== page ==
Publication number | US6421622 B1 |

Publication type | Grant |

Application number | US 09/326,738 |

Publication date | Jul 16, 2002 |

Filing date | Jun 4, 1999 |

Priority date | Jun 5, 1998 |

Fee status | Paid |

Also published as | US7418364 |

Publication number | 09326738, 326738, US 6421622 B1, US 6421622B1, US-B1-6421622, US6421622 B1, US6421622B1 |

Inventors | Michael A. Horton, Jose A. Rios, Jin Song |

Original Assignee | Crossbow Technology, Inc. |

Export Citation | BiBTeX, EndNote, RefMan |

Patent Citations (19), Non-Patent Citations (3), Referenced by (83), Classifications (8), Legal Events (13) | |

External Links: USPTO, USPTO Assignment, Espacenet | |

US 6421622 B1

Abstract

A method and system senses the attitude of an accelerating object. Attitude sensing is accomplished by measuring acceleration in three orthogonal axes and measuring angular rate about each such axis to compute attitude accurately relative to a vertical axis. The system includes accelerometers and angular rate sensors for sensing the acceleration and the angular rate, respectively, of the object. A processor updates a quarternion representation of attitude based upon the angular rate of the object and a corrective rate signal to obtain the attitude of the object. Temperature compensation and frequency compensation may also be performed to update the quarternion.

Claims(17)

1. A method for determining an attitude of an accelerating object exclusively from acceleration and angular rate, comprising:

determining an angular rate of the object to obtain a quarternion representation of attitude;

converting the quarternion into a direction cosine matrix;

determining a level frame acceleration value of the object based upon the direction cosine matrix and an acceleration of the object;

generating a corrective rate signal based upon the level frame acceleration value; and

updating the quarternion representation based upon the determined angular rate of the object and the corrective rate signal, and converting the updated quarternion into a direction cosine matrix to obtain the attitude of the object.

2. The method of claim 1 further comprising:

extracting Euler Angles from the direction cosine matrix to represent the attitude of the object.

3. The method of claim 1 wherein the corrective signal includes a correction component to correct for a heading deviation of the object.

4. The method of claim 1 further comprising:

performing temperature corrections to the gyros and accelerometers which provide temperature compensated gyro data which directly updates the quarternion, and temperature compensated accelerometer data which provides accurate rate corrections to correct the quarternion update.

5. The method of claim 1 further comprising:

performing frequency compensation to the gyro sensor data which expand the operational bandwidth of the gyros to provide updates to the quarternion under dynamic conditions which the gyro sensor alone would not be able to track, or which compress (filter) the gyro and accelerometer bandwidth to reduce noise and to reduce vibration sensitivity in the quarternion calculation.

6. The method of claim 1 wherein the gain of the correction signal is adjustable.

7. The method of claim 1 wherein calibrated data is obtained by applying compensation parameters to the raw sensor data.

8. The method of claim 1 wherein an automated calibration procedure provides the compensation parameters used to compensate the raw sensor data.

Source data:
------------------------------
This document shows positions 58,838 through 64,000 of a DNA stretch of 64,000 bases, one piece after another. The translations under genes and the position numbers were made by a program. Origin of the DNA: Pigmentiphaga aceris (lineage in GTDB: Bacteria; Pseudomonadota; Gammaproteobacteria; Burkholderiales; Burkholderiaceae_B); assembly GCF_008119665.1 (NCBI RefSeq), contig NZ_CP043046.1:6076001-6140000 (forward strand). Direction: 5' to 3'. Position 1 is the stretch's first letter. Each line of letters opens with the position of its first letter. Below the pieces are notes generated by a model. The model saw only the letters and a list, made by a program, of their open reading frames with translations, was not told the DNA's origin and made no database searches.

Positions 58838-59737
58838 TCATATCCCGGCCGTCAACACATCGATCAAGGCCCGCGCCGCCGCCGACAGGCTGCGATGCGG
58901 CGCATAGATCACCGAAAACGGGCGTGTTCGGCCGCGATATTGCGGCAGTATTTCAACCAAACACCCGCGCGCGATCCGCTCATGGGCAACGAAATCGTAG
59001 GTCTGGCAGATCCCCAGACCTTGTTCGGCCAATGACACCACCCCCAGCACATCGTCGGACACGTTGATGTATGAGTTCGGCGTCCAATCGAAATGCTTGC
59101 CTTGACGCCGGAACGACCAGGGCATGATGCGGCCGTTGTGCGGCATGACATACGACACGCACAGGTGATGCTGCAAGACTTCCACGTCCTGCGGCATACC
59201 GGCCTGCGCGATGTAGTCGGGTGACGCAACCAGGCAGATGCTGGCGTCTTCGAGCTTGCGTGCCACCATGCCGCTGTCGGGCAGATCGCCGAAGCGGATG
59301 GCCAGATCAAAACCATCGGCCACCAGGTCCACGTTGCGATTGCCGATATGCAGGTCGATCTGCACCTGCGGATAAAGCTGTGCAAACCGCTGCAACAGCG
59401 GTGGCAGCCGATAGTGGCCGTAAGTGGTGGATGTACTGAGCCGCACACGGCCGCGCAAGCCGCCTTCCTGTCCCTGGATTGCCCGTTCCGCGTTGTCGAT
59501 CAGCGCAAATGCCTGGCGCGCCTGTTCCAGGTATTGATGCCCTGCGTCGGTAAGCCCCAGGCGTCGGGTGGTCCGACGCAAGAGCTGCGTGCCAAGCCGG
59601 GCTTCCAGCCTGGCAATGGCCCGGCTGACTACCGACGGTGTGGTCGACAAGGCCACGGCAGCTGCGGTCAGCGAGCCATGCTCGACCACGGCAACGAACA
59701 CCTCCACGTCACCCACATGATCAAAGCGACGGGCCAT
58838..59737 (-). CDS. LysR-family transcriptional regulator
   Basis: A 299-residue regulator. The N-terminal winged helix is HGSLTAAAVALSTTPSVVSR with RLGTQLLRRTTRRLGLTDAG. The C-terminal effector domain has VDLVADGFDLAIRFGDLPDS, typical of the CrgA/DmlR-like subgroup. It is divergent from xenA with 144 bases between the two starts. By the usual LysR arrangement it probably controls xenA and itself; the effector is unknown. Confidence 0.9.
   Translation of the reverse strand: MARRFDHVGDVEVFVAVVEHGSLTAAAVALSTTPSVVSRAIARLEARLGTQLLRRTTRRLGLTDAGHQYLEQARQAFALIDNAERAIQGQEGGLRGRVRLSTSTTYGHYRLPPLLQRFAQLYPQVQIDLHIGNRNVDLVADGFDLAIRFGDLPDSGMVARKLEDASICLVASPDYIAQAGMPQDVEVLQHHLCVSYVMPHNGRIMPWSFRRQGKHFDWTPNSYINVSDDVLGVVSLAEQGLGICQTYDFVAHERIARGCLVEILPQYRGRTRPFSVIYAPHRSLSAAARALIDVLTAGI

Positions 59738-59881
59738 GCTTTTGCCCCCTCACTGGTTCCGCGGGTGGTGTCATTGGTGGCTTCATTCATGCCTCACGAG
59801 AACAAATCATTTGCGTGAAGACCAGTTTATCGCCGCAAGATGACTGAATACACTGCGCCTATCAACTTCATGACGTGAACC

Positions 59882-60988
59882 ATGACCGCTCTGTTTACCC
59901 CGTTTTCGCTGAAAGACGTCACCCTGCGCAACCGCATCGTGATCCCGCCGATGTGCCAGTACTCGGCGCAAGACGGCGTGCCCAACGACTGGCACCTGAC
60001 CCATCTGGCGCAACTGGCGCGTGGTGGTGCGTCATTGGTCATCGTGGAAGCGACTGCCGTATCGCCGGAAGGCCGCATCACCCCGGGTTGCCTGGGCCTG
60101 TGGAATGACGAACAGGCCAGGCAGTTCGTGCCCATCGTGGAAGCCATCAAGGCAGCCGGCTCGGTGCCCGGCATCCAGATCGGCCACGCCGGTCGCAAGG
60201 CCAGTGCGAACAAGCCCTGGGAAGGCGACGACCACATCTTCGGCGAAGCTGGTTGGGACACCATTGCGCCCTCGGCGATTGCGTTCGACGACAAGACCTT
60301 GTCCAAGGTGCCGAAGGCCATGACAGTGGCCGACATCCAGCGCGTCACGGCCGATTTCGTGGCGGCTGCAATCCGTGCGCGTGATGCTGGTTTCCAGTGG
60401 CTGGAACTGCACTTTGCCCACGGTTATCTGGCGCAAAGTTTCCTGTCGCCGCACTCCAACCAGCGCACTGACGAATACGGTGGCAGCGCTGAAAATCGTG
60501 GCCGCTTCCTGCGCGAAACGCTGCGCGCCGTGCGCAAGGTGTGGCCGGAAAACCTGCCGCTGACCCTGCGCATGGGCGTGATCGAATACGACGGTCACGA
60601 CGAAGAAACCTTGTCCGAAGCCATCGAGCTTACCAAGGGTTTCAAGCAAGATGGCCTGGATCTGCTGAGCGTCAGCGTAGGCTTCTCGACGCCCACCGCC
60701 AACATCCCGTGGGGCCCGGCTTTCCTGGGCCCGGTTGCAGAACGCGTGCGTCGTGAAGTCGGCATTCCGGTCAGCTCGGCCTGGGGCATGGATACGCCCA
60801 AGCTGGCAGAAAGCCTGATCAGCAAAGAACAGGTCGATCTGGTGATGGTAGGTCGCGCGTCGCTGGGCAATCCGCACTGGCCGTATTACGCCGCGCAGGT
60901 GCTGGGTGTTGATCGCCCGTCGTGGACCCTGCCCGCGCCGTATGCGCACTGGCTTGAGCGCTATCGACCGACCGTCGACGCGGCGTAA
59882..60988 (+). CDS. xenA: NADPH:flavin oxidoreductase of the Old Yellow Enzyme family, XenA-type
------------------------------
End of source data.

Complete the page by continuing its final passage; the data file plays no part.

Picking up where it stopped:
9. The method of claim 1 whereby the quarternion differential equation is defined to be dependent on the angular rates measured by the gyros, and on the corrective rates determined from the accelerometer gravity reference algorithm, solved through integration, and then the quarternion is normalized.

10. A self-contained system capable of determining an attitude of an accelerating object exclusively from acceleration and angular rate, the system, comprising:

an acceleration sensor aligned with each of a plurality of orthogonally-oriented axes of rotation of the object for providing an acceleration value;

an angular rate sensor aligned with each of the plurality of orthogonally-oriented axes of rotation of the object for providing an angular rate value;

a processor for receiving the acceleration value from the acceleration sensor and the angular rate value from the angular rate sensor, and for executing a computer program that performs the steps of:

establishing a quarternion representation of attitude based on the angular rate value;

converting the quarternion into a direction cosine matrix;

determining a level frame acceleration value of the object based upon the direction cosine matrix and the acceleration of the object;

generating a corrective rate signal based upon the level frame acceleration; and

updating the quarternion representation based upon the angular rate of the object and the corrective rate signal to obtain the attitude of the object.

11. The system of claim 10 further comprising:

a temperature sensor, coupled to the processor, for providing temperature data used to compensate the gyros and accelerometers which provide the update and correction to the update of the quarternion.

12. The system of claim 10 further comprising:

a magnetic sensor, coupled to the processor, for providing heading data used to update the quarternion.

13. The system of claim 10 further comprising:

a frequency compensation stage for performing frequency compensation to the gyros and accelerometers which can provide enhanced dynamic response of, reduce the noise in, and reduce the sensitivity to vibration of the quarternion update.

14. The method of claim 1 further comprising:

using a local level-plane predefined maneuvering Kalman Filter algorithm to automatically estimate and provide gyro and accelerometer calibration coefficients.

15. A self-contained system for determining an attitude of an accelerating object exclusively from acceleration and angular rate, the system comprising:

a plurality of acceleration sensors configured to determine an acceleration rate of the accelerating object, each acceleration sensor being aligned with one of a plurality of orthogonally-oriented axes of rotation of the object;